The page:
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Bethel Paves Way For By-Mail Election, Announces Private Cab Rides For Elders

Katie Basile

On June 9, Bethel City Council took action to allow for by-mail elections, passed a budget, and made plans to use the city’s $8.4 million of CARES Act Funding.

“This does not mean our next election will be a by-mail election. This means we will have the option to,” said council member Alyssa Leary.

City Clerk Lori Strickler, who oversees the city’s elections, said that she would only recommend a by-mail election if she either didn’t have enough election officials willing to work, or if she wasn’t able to provide a polling location. She that said most of the election workers are retired and at high-risk for COVID-19. She reported she had confirmed the Lower Kuskokwim School District office as one polling location, but said that the Bethel Cultural Center might not be available. 

Hugh Dyment was the sole council member who dissented, saying that by-mail elections have the potential for fraud. He said that he knows his family members voter IDs, which would enable him to vote using their ballots. Dyment also didn’t like how a by-mail election takes away voting options.

“It forces someone to vote by mail, and doesn't let people come in to vote,” Dyment said. “And so that's problematic for me.”

Strickler said that if this election is conducted by mail, voting centers would be open 14 days ahead of election day to provide translation and clarification on ballot measures. If the council wants this October’s election to be conducted by mail, it will have to pass another ordinance 60 days ahead of the election.

City council also voted to formally accept $8.4 million in CARES Act Funding, and directed the city manager to work with the Bethel Community Services Foundation to help spend that amount. 

“We have too much money,” said City Manager Vincenzo “Vinny” Corazza.

Corazza said that with such a large amount of money, the city could use the foundation’s help in processing grant applications and prioritizing projects for funding. Corazza already has some ideas for spending the CARES Act money, and is looking for more suggestions from the public at a town hall set for June 18 at 10 a.m. in the ONC Multi-Purpose Building.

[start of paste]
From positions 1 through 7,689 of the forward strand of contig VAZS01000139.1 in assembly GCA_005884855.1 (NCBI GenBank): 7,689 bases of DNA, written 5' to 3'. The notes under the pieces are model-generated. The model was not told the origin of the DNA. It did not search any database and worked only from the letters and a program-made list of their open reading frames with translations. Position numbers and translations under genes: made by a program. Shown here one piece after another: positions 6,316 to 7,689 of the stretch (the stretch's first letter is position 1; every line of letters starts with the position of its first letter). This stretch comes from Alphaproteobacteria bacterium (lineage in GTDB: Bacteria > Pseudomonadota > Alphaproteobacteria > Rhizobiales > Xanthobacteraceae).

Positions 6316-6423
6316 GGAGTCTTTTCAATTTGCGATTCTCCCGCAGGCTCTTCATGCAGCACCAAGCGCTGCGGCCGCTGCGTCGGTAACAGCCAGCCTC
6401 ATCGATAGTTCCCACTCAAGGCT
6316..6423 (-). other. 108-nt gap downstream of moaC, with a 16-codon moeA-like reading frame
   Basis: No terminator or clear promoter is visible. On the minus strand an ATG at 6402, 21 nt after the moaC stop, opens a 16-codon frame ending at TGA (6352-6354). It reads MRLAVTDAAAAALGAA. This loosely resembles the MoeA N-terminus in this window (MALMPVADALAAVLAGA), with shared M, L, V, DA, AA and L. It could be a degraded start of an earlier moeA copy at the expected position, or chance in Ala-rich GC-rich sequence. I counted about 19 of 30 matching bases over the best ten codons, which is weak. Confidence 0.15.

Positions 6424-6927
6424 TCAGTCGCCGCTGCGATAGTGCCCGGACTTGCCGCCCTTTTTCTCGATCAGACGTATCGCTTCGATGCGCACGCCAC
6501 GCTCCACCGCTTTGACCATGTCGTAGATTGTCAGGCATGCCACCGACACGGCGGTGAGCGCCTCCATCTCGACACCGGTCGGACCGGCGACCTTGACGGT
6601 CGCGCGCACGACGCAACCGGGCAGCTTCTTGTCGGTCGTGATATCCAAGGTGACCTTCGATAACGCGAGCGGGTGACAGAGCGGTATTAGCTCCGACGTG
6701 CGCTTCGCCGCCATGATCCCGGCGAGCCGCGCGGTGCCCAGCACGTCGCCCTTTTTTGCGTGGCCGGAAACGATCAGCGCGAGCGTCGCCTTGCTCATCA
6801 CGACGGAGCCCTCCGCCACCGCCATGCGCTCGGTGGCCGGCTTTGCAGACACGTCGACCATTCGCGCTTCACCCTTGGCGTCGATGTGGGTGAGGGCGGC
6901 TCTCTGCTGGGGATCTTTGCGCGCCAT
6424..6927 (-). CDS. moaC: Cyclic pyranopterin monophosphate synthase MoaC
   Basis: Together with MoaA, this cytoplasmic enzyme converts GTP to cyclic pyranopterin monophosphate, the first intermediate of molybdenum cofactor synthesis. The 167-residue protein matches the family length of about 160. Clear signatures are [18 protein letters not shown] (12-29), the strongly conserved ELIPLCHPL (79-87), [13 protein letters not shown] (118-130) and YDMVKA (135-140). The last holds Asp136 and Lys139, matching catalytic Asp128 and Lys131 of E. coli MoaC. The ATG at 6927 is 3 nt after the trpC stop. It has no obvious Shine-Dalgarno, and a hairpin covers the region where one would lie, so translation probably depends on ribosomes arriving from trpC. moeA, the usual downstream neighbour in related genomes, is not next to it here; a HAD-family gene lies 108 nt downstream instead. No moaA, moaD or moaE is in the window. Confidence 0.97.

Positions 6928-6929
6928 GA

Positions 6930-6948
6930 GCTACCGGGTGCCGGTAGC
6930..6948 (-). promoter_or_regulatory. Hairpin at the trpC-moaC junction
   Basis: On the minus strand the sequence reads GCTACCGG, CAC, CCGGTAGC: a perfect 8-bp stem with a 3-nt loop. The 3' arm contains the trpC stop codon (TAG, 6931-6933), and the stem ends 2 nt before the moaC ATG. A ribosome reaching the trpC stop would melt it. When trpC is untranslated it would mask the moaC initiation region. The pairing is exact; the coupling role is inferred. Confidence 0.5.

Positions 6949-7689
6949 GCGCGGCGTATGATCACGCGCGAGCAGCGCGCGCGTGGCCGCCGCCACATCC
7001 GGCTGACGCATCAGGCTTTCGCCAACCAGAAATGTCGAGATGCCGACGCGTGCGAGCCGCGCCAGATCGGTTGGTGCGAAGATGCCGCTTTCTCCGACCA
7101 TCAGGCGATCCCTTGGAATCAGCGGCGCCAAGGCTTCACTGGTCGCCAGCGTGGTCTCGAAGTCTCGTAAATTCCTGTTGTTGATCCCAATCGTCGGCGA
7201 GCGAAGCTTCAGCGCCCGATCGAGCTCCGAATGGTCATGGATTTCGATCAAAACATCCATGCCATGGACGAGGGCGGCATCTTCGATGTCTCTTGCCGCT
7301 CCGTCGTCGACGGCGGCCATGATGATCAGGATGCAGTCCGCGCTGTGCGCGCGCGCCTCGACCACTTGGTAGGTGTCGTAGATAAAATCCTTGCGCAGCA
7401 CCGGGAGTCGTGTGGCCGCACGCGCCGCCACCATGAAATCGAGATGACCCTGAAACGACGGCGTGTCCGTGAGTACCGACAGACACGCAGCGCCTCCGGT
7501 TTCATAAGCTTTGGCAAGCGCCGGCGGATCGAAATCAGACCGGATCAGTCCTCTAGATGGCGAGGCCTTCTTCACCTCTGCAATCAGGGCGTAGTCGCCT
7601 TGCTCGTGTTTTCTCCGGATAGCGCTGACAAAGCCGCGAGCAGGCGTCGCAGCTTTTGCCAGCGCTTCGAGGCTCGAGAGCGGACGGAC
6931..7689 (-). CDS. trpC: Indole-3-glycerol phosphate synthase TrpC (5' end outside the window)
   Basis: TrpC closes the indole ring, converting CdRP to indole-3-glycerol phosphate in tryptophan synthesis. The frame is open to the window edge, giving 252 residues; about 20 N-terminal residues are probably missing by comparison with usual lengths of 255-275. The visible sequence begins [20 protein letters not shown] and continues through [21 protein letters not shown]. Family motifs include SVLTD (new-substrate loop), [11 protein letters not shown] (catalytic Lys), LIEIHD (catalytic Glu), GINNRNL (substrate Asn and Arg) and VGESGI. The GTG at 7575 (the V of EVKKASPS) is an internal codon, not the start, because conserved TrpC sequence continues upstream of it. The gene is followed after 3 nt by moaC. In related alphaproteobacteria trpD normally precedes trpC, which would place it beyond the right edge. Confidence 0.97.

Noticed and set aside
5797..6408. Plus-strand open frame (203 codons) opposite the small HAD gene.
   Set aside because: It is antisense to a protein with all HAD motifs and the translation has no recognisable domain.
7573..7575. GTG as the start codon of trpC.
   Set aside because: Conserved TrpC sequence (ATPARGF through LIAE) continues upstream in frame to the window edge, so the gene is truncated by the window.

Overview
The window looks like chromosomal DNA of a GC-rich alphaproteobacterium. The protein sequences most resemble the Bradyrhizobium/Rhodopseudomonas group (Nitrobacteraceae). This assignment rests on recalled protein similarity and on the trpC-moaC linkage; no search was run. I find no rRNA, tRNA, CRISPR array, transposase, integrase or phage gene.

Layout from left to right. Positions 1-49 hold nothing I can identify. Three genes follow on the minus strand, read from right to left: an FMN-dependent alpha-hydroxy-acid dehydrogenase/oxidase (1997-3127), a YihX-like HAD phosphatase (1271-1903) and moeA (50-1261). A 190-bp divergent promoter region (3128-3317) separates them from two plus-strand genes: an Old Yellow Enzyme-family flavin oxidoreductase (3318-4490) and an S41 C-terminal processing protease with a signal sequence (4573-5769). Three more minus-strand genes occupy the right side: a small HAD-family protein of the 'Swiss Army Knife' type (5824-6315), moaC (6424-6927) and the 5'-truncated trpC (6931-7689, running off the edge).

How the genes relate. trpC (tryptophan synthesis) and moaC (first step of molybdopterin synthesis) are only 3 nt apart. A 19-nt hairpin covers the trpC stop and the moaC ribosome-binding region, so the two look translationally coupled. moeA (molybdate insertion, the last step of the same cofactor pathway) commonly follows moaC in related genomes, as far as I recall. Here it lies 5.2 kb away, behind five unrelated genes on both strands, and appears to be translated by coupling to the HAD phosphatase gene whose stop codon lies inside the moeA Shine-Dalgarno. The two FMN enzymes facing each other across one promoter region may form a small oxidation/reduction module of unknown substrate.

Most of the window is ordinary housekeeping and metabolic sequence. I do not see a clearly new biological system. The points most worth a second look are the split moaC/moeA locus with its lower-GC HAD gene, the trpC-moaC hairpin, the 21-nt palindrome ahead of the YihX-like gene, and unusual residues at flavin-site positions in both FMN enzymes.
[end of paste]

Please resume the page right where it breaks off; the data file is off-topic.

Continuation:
One use the city has found for its CARES Act funding is paying taxis to give private cab rides to Elders. Corazza said that from June 15 to Oct. 31, Elders can come to City Hall to obtain private cab coupons. Elders will purchase the coupons for the price of a normal cab ride, and the cab driver can redeem the coupon as compensation for not picking up additional passengers. 

Council member Haley Hanson said that the coupon program sounded inconvenient for Elders because they will have to plan out their cab rides and make trips to city hall. 

“It benefits the cab company, and it benefits making it easier on the city,” Hanson said. “And what we're supposed to be doing is making it easier on Elders in the community.”

Hanson also said that the city should expand the private cab program to everyone in Bethel who is concerned about the health risk of sharing cabs, and urged the city manager to involve the city’s Public Safety and Transportation Committee.

In his city manager’s report, Corazza made a number of personnel announcements. With Acting Police Chief Amy Davis leaving after this week and new Police Chief Richard Simmons arriving sometime in July, Corazza named himself Acting Police Chief to complete administrative tasks at the department. A few weeks ago, he had also designated himself Acting Finance Director. Telling the council that he had too much on his plate, he installed the city’s Grants Manager, John Sargent, as Acting Finance Director and said that Sargent could switch jobs permanently. Council members questioned why Corazza didn’t advertise for the position, and expressed concern about turnover in the Grant Manager position.

To end the meeting, Corazza announced plans for the Fourth of July. He said that the carnival at Pinky’s Park would be canceled this year, but that the city is planning on having a parade. Corazza said that the route will be lengthened so that attendees can practice social distancing while watching. Participants can now begin to register their vehicles or floats with the city.